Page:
Mitt Romney is not the first presidential candidate whose religious faith has
become the target of prejudice and suspicion. Eighty-four years ago, the first
Catholic presidential candidate, New York Governor Al Smith, endured his share
of bigotry, too. But the response of his opponent, Herbert Hoover, set an
example from which today’s politicians could learn.
More than a few of
Smith’s opponents tried to drag his faith into the campaign.
most well-publicized attacks was an open letter by Republican National Committee
member Mrs. Willie Caldwell, calling on American women to prevent the country
from becoming “Romanized and rum-ridden.”
Anti-Catholic bigots claimed
that if Smith were elected president, he would be secretly loyal to the pope in
Rome. (Mrs. Caldwell’s mention of rum was a reference to Smith’s support for
repeal of Prohibition.) Smith’s rival for the White House was Herbert Hoover. A
mining engineer by profession, Hoover’s path to the Republican nomination was
paved by his leadership of food relief efforts that saved millions – including
major Jewish communities – from starvation in Europe during and after World War
I. His American Jewish supporters distributed an election-year pamphlet, in
Yiddish and English, calling him “the modern Moses of war-stricken Europe [who]
led Israel out of the slavery of starvation and despair.”
For reasons of
sheer political expediency, it would not have been surprising if Hoover had
chosen to remain silent when Smith’s Catholicism came under attack. Denouncing
the bigots might have alienated voters who were expected to support
Nevertheless, Hoover rose to the challenge. He recognized that a
presidential candidate had a moral responsibility to speak out in such a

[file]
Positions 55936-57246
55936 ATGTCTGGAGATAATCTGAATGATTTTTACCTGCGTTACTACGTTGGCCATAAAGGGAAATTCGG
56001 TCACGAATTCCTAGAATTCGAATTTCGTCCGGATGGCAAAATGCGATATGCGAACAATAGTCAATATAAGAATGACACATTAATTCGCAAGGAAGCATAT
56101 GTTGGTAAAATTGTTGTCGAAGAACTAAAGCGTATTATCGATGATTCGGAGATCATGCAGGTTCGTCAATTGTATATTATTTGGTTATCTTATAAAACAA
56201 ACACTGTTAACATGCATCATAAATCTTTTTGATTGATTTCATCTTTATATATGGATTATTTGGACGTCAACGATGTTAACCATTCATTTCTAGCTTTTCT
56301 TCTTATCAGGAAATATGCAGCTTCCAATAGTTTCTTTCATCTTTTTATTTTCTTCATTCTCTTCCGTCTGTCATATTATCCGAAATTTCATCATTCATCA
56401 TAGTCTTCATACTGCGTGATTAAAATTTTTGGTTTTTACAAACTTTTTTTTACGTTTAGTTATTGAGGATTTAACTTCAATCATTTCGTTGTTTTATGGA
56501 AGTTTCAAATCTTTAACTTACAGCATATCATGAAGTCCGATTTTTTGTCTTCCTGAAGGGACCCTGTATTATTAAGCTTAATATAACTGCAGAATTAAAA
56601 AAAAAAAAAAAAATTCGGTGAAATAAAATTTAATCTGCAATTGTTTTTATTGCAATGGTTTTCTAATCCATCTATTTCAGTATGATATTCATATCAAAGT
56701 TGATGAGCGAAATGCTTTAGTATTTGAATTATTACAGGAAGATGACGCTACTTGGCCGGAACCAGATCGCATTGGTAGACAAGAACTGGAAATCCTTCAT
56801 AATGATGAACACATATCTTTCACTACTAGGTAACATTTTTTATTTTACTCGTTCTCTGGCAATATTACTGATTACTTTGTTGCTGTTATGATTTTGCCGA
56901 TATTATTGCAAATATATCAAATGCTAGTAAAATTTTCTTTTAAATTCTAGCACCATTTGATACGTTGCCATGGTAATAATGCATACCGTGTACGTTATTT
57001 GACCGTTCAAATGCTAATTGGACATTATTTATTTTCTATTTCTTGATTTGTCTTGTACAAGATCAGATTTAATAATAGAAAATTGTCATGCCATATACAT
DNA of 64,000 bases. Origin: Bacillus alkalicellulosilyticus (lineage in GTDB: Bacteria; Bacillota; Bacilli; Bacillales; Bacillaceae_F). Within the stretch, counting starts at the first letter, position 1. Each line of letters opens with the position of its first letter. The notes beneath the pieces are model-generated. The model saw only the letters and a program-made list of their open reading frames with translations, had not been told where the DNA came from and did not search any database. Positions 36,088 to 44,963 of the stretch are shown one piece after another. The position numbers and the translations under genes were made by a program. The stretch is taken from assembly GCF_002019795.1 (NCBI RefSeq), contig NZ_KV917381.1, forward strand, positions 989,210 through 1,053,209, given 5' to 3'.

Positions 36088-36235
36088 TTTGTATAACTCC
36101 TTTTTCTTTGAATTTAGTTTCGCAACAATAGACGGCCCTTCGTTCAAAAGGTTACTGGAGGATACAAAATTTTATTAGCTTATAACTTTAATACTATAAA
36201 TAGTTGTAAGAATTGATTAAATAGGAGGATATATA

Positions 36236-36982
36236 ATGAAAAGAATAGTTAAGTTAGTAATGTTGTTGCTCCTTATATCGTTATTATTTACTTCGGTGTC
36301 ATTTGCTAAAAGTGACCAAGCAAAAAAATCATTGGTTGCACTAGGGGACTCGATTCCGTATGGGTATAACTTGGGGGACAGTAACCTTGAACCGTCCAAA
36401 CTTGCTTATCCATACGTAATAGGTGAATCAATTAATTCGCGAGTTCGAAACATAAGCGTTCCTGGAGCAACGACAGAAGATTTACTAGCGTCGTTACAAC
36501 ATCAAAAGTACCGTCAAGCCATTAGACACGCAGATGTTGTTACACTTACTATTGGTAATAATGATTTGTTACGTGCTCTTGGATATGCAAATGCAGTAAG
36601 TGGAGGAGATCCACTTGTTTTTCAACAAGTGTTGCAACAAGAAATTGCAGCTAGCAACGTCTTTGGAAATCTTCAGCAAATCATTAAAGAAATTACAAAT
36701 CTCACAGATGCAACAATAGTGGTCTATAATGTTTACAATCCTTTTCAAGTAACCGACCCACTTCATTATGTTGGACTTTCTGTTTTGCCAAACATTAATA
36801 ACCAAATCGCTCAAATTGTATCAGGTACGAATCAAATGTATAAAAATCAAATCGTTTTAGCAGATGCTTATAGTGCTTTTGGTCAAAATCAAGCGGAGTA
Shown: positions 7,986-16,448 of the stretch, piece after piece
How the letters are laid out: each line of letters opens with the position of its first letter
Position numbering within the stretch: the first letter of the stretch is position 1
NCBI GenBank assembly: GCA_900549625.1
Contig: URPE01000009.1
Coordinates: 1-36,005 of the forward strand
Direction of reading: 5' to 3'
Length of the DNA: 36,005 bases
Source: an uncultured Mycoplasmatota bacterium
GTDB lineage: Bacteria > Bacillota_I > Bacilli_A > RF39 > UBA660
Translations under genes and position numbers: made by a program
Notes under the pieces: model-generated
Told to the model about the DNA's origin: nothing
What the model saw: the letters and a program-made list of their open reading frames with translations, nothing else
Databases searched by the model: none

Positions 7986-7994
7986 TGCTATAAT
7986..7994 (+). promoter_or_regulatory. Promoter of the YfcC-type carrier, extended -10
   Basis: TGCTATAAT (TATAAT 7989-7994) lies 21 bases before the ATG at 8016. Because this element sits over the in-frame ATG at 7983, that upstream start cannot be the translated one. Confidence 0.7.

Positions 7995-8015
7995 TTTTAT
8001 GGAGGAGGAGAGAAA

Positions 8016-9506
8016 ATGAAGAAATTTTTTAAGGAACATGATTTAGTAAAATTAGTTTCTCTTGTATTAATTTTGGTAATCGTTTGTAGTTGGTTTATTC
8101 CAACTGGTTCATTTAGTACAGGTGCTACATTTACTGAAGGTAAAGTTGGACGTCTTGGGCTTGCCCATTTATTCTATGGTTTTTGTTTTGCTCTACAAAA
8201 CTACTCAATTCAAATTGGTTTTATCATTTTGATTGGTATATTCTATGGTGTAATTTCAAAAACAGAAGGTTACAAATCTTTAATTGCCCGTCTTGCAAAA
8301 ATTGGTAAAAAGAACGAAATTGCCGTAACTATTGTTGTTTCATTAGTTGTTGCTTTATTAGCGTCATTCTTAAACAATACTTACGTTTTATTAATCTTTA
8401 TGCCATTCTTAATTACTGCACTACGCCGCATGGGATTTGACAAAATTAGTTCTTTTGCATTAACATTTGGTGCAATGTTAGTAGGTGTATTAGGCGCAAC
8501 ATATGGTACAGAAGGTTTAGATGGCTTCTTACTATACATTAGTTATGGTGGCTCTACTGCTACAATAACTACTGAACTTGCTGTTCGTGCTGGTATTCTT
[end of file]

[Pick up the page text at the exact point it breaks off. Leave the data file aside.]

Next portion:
situation, to beat back the “extremists” and “keep this [religious issue] out of
At the Republican national convention, in August
1928, Hoover declared: “By blood and conviction, I stand for religious tolerance
both in act and spirit.”
Again the following month, Hoover issued a
statement expressing his “indignation” over anti-Catholic
American Jewish financier (and former official of the Woodrow
Wilson administration) Bernard Baruch said “never has there been a more
courageous declaration of the idea that there must be and shall be no exhibition
of religious intolerance in this campaign.”
Still, change did not come to
America overnight. It would be another 32 years before a Catholic, John F.
Kennedy, would be elected president. It would be another forty years after that
before a Jew, Joseph Lieberman, was nominated for vice president. And it was not
until 2008 that an African American, Barack Obama, was elected
This year, for the first time, one of the presidential
candidates is a Mormon.
Sadly, his religion has been attacked or mocked
in some quarters.
Perhaps President Obama will take a page from Herbert
Hoover’s book, and use his address at his party’s national convention to clearly
condemn the “extremists” and explicitly urge his followers to keep Governor
Romney’s private religious faith “out of national politics.”
election year such as this one, where the outcome of both parties’ conventions
is a foregone conclusion, the conventions offer mostly show and little
substance. But as Hoover demonstrated in 1928, a convention can provide a
platform for elevating the national discourse on religion and
politics.Prof. Sonja Wentling and Dr. Rafael Medoff are coauthors of the
Hebert Hoover and the Jews: The Birth of the Jewish Vote and
Bipartisan Support for Israel.
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